However, some of these jurisdictions have implemented economic substance law, meaning that you are required to maintain an appropriate level of economic substance in the jurisdiction rather than merely keeping a shell company. You should also check if a jurisdiction has double tax treaty agreements with the jurisdictions you decide on where to incorporate to establish your tax residency (see below).


Companies applying for exemption from taxation of overseas profits must provide documentary evidence to prove that their sources of profits come from outside the jurisdiction.

 

G. Factors to consider for different types of businesses

 

1. Trading Company

 

The location where the contract takes effect is critical to determining the source of trading profits. "Effective" does not only refer to the place where the contract is executed. It also includes the place where a particular contract is negotiated, concluded, and enforced. Factors such as renting office space, recruiting general staff, setting up offices, etc., are not directly related to trading activities and are not considered to be related to the location of determining trade profits.

 

2. Manufacturer

 

The location where the goods are produced is a sign of the profit source of a manufacturer. The profits from the sale of goods manufactured in the jurisdiction are fully taxable. If the goods are partly manufactured in the jurisdiction and partly made outside the jurisdiction, that part of the profits related to the goods made outside the jurisdiction will not be deemed to have been generated in the jurisdiction. Please note that the sales location of manufactured products is not relevant.

 

3. Service provider

 

The location where the service is provided is a key factor in determining the source of service revenue. Service fees for services provided in the jurisdiction are taxable.

 

4. E-commerce

 

E-commerce business is determined by several factors, including the locations of storage and delivery of goods, customer services, payment, sale and purchase, bank accounts and support services for business. What determines whether the E-commerce business is conducted within a certain location is based on the core physical business operations, not just the location of the server. After all, it is the management and control performed by humans in the physical office, and not the server, that makes the business functional. An E-commerce platform with business operations in a particular jurisdiction must pay profits tax in that jurisdiction.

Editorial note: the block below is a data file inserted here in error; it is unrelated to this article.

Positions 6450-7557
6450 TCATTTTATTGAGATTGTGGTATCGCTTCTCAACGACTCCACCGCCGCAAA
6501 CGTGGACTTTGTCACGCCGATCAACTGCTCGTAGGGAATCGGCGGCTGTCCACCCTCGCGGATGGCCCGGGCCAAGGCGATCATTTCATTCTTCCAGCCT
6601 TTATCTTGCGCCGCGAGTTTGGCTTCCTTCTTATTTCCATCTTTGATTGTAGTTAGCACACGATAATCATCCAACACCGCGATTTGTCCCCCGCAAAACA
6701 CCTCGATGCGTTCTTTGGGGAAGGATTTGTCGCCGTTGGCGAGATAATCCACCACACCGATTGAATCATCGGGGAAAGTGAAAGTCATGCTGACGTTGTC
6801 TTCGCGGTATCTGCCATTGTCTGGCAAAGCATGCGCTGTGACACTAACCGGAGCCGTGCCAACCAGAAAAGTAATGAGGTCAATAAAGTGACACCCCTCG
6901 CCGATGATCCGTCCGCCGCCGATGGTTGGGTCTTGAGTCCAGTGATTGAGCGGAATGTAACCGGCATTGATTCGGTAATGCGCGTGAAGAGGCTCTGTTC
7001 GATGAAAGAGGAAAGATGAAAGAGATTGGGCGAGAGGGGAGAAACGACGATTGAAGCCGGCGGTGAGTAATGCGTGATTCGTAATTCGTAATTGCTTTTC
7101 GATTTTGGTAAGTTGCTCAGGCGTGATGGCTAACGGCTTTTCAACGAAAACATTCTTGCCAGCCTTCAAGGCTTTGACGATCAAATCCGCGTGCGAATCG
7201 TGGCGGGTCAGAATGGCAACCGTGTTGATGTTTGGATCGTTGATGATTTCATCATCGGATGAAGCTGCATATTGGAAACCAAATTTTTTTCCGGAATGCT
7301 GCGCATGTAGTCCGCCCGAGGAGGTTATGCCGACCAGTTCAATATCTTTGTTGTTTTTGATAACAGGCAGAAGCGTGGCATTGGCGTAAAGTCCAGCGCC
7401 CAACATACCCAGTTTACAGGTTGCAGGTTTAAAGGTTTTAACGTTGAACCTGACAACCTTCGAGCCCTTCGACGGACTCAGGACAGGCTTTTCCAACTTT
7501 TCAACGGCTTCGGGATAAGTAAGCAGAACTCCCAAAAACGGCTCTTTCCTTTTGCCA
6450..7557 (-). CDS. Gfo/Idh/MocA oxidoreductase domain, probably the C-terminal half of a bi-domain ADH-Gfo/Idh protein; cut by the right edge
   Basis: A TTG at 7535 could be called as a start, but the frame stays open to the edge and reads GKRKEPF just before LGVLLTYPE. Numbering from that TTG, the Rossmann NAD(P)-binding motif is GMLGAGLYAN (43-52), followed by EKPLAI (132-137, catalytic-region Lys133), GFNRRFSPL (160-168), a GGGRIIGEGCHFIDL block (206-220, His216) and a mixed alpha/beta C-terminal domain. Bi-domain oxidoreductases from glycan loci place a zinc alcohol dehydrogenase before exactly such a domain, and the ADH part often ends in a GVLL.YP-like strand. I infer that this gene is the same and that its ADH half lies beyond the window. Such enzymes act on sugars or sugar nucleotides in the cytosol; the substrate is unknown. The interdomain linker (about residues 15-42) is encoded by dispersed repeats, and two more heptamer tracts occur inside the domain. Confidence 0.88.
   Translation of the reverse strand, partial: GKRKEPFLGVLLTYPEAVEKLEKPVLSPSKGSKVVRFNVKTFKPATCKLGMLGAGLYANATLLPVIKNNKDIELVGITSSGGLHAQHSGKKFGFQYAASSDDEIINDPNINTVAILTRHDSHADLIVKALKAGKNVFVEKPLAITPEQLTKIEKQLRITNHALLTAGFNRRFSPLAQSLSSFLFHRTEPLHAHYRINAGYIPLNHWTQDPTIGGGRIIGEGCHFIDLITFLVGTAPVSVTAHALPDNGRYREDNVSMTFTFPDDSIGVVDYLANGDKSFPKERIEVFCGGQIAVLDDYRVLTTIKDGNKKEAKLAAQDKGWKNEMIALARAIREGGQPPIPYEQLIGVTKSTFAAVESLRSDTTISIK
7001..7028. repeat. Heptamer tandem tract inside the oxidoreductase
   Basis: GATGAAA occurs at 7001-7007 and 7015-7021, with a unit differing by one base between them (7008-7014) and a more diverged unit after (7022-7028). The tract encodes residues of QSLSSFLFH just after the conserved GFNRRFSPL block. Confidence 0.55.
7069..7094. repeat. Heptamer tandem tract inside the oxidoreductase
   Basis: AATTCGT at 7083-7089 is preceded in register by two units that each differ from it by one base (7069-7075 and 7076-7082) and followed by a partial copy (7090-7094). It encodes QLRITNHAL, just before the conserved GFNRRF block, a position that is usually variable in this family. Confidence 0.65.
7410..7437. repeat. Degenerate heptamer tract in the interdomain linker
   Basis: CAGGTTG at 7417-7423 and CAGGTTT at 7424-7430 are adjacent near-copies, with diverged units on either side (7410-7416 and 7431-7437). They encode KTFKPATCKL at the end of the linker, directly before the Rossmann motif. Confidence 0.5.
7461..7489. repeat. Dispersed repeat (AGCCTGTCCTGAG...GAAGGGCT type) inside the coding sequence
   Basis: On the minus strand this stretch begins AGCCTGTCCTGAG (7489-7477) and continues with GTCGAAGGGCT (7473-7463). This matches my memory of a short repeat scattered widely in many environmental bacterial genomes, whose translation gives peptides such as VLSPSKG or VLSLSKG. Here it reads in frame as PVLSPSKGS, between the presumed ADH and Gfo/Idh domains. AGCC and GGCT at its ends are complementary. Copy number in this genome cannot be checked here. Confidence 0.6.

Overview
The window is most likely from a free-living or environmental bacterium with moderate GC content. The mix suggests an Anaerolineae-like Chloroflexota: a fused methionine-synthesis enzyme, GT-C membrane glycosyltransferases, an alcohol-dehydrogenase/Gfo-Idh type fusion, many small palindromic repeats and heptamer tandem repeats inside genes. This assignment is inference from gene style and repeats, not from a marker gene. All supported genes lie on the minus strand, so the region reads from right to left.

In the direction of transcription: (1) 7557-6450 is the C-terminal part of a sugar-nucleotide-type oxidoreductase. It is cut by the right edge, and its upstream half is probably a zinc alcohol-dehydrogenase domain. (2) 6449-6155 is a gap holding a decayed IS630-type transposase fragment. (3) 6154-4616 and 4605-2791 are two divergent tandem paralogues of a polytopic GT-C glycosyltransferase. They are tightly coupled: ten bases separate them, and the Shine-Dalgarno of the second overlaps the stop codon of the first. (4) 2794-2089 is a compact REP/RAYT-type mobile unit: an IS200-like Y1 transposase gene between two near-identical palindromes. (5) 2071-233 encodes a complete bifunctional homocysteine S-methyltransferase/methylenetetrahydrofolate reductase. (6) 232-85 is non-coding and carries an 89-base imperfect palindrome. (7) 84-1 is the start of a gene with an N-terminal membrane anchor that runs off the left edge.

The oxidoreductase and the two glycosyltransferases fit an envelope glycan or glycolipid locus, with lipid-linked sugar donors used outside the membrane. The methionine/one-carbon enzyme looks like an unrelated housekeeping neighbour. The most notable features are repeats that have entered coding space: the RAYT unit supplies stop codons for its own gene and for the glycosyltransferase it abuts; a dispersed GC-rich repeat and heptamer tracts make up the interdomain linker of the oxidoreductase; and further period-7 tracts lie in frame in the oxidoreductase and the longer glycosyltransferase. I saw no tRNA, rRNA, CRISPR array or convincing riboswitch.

H. Issues to consider when expanding your business into other countries/territories 

 

This section considers tax issues that might arise for a company that is planning to expand its business across the world. 

 

1. An agent working in another jurisdiction 

 

A company could be carrying on business via an agent. If the intermediary is a dependent agent of the company, the company is likely to be carrying on business in the jurisdiction via the agent. However, if the agent is an independent contractor or if the relationship is determined by a sales and purchase agreement, then the company is carrying on business with the country rather than carrying on business in the country.  

 

2. How to determine if the intermediary is an agent or an independent contractor? 

 

It depends on the relationships between the company and the intermediary. The description of the job title is inconclusive. Whether an intermediary is an agent or an independent contractor usually depends on two factors: the arrangement between the parties, and the degree of control exercised by the company over the agent. 

 

3. A subsidiary company as an agent

 

A subsidiary is a shell or puppet corporation through which its parent company operates a business. A subsidiary is not necessary an agent but can be one if the parent company dominates the business affair of a subsidiary to the effect that the subsidiary business becomes part of the parent company’s own business.  

 

4. How to determine if a subsidiary company is an agent? 

 

The agency relationship is determined by practice between the parties. The fact that a company owns a 100% share of a subsidiary company does not mean the parties are in an agency relationship. An agreement between the parties is also inconclusive as to whether the subsidiary is acting as an agent. 

 

 

I. What are double tax treaty agreements?

 

A company can be exempted from certain taxes if their place of tax residency and place of business (where they carry on a business) have entered a double tax agreement/arrangement (DTA) with another jurisdiction. You should check your jurisdiction of tax residency to see which jurisdictions it has entered DTAs with.